Category: From the Archives
Are you a transfer student this year? If you are, you’re in good company. Many students at BYU come from other colleges near and far to complete their educations, adding variety to the campus culture with their valuable experiences and knowledge. Each of them brings a new idea, a new skill, or just a new outlook on life that blesses all those with whom they come in contact amid the activities of our buzzing college town.
Take a look at this transfer student: Susa Young Gates. Read more
As the newly-formed Latter-day Saints strove to learn more about themselves as new members of the church, they sought to learn more about their God. As a young prophet still learning, Joseph Smith decided it would be beneficial to invite other brethren to join him in learning about the Gospel so they could lift and teach one another. Read more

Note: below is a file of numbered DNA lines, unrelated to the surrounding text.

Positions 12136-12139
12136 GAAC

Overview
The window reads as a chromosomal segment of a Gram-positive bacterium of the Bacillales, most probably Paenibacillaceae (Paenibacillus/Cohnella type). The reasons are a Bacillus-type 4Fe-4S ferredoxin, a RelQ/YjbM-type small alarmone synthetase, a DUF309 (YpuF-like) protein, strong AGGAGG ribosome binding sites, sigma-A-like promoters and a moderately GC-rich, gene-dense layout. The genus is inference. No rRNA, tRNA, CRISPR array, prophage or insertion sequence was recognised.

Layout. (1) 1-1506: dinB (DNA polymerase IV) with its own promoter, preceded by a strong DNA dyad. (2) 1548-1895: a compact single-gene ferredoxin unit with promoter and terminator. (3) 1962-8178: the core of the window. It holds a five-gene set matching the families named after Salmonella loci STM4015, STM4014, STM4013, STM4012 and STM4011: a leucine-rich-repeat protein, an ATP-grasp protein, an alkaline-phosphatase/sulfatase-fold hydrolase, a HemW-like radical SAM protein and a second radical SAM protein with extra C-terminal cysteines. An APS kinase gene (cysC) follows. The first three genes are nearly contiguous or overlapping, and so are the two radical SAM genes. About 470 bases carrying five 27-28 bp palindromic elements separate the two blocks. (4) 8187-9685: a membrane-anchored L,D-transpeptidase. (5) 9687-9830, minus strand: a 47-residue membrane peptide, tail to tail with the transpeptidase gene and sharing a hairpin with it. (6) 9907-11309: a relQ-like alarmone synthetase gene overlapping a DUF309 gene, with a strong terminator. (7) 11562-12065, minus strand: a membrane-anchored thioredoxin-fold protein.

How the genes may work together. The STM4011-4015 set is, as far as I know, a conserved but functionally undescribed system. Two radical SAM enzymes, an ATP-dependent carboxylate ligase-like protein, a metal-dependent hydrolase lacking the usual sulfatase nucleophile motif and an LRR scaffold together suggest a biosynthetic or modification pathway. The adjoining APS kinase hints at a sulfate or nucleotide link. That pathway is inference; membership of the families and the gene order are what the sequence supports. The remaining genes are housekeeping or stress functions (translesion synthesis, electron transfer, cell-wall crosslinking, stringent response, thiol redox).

During the late 1800s a growing number of states in the United States were demanding tax-supported public education for their children. As a result, state governments began taking over schools established in religious communities and eventually prohibited them from teaching religion.
Brigham Young knew the Latter-day Saints would not be shielded from the secular storm coming in from the East, and quietly began setting aside property and resources to be used for schools that would be separate from the state – Church Academies. Read more
Two sweeping murals grace the walls of Education in Zion. On the south wall rises a mural entitled, The Temple, a Holy School, and directly facing it on the north end is a mural entitled, The School, a Temple of Learning. The south one depicts the first LDS temple in Kirtland, Ohio, while the other highlights the Brigham Young Academy Building and the Karl G. Maeser Building (the first structure on BYU’s present-day campus).
When seen together, these two murals of the temple and the school encapsulate the purpose of learning for Church members. For Latter-day Saints, learning is a holy and eternal endeavor. Read more